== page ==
When I started looking for a water purifier, I thought reverse osmosis wasn’t for me.
I lived in a small apartment. Those reverse osmosis water purifiers seemed to need a lot of space. Maybe I could get something that I could attach to the faucet or something, I thought.
They seemed too big. Too complicated. Too expensive.
And it was true, a reverse osmosis water purifier takes up a lot of space and wastes more water than it purifies. My brother had one.
However, reverse osmosis has a long-standing history and tradition as a great water treatment method.
Reverse osmosis is put very simply, the process of pumping water through a series of permeable membranes to remove impurities. These membranes act like a sift to catch impurities and contaminants as the water passes through.
A reverse osmosis water purifier come in a variety of sizes and levels of complexity depending on the needs of your home.
These different size and levels of complexity mean that a reverse osmosis water purifier is usually a system of different filtration and purification mechanisms put together.
For example, many reverse osmosis water purifiers remove chemicals, bad tastes and odors via a carbon filter that precedes a semi-permeable membrane that reduces contaminants such as sodium, heavy metals like lead, aluminum and arsenic and in some cases even fluoride and nitrates.
A reverse osmosis water purifier will be made up of thin-film membranes that remove contaminants by acting as a barrier that will not allow these contaminants to penetrate. This way, the contaminants will not seep through and you will get clean drinking water.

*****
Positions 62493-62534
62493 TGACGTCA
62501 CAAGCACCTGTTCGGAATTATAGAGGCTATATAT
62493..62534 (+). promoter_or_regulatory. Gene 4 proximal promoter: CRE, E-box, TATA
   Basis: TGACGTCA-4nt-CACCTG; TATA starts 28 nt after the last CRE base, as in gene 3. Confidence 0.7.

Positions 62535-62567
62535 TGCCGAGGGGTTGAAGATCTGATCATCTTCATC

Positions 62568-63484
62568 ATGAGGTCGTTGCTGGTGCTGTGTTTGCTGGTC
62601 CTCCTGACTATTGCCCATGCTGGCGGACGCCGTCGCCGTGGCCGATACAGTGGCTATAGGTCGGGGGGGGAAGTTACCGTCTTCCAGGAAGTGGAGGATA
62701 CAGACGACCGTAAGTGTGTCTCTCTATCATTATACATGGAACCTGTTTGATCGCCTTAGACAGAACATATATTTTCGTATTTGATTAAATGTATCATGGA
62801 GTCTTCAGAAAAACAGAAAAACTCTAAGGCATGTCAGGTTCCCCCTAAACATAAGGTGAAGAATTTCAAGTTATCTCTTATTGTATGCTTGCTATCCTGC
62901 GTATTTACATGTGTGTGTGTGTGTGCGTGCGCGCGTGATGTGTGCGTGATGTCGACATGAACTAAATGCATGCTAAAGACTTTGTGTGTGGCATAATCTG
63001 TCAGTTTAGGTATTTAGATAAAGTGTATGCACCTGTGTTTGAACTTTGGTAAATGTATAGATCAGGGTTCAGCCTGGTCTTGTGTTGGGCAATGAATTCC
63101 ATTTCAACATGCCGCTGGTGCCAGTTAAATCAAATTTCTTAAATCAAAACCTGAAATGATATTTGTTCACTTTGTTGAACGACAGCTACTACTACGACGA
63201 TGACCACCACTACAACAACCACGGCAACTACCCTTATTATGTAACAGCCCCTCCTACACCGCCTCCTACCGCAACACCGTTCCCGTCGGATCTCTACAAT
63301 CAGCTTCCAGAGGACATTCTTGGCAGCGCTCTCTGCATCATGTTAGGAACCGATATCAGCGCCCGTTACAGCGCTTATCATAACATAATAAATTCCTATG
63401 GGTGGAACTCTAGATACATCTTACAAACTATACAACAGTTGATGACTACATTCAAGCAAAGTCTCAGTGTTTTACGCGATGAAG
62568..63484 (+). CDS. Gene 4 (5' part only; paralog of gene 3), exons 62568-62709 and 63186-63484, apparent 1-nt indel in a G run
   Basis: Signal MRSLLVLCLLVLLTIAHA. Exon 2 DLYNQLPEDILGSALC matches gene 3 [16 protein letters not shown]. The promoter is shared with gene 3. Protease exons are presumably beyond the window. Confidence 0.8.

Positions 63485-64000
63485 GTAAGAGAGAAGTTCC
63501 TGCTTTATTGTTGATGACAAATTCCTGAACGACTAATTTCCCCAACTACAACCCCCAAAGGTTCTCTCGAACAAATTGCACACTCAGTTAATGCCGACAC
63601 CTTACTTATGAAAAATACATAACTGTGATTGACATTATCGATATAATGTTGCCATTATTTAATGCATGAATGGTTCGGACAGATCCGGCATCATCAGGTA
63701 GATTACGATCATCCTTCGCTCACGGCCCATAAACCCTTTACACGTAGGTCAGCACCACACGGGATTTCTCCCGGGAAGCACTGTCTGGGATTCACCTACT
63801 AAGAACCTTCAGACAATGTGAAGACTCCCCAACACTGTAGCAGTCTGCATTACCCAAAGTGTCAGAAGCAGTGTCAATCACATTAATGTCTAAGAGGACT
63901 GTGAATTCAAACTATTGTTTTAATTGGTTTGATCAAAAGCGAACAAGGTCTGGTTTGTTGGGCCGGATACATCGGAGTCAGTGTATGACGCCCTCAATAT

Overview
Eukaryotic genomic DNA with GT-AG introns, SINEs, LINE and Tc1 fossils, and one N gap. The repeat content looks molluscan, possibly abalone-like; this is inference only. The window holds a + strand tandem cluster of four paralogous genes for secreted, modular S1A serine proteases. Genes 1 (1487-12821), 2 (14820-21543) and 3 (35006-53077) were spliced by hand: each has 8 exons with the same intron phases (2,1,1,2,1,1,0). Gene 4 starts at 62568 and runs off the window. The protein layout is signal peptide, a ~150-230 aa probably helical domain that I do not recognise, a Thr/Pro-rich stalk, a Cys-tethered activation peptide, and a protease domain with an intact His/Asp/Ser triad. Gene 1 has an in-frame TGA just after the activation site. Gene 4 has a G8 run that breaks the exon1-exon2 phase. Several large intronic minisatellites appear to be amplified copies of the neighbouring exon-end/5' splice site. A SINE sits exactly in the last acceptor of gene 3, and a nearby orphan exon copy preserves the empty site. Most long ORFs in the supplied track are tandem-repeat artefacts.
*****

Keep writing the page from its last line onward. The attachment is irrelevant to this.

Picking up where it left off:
Some of these membranes are exceptionally tight, sometimes as tight as 0.001 microns!
Reverse osmosis water purification systems remove sodium, arsenic, asbestos, most cancer-causing radionuclides. It also reduces chloramines and cysts, like giardia and cryptosporidium, and will take care of most bacteria and viruses.
As I later learned, one of the cons of a reverse osmosis water purifier is that it wastes quite a lot of water to make purified water.
Approximately for every cup of treated water, 4 cups of water are wasted. This happens because the delicate membranes of the reverse osmosis water purifier have to be cleaned out generating drain water as “waste”.
And for me, getting a water purifier was not only about getting clean water but becoming more environmentally friendly. And, wasting water was not part of the plan.
Some reverse osmosis water purifiers are quite impressive depending on how many “stages” the unit has. Systems sold at hardware stores are built to satisfy most needs and are also built to impress buyers into selling something that looks “better than” whatever else is offered.
The bigger the unit the more service, replacements and working parts it will house, potentially more headaches.
As we mentioned before, reverse osmosis water purifiers are made up of different components, such as a carbon pre-filter, permeable membranes with several stages, storage tank and may also include add-ons such as ceramic filters, UV lamps and pumps.
Even though a reverse osmosis water purifier has its place in the world of water filtration, it may be on the expensive side and bulky. It can also become a little high maintenance.
Minerals in water are important, precisely the Achilles heel of a reverse osmosis system. Flat tasting water drained of minerals is not ideal.
Drinking alkaline water, with its high mineral content, is a great way to enjoy a healthy gut. Find out more about tap water filters that help you get alkaline water.
If you’re an outdoor person, a nature-lover, better get camping water filters. For total security while out and about in nature get one that is reliable and convenient. Check some tips here.
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Encyclopedia Britannica, Reverse osmosis, www.britannica.com
How Stuff Works, How reverse osmosis works, www.science.howstuffworks.com
Huffington Post, The hidden dangers of drinking water, www.huffpost.com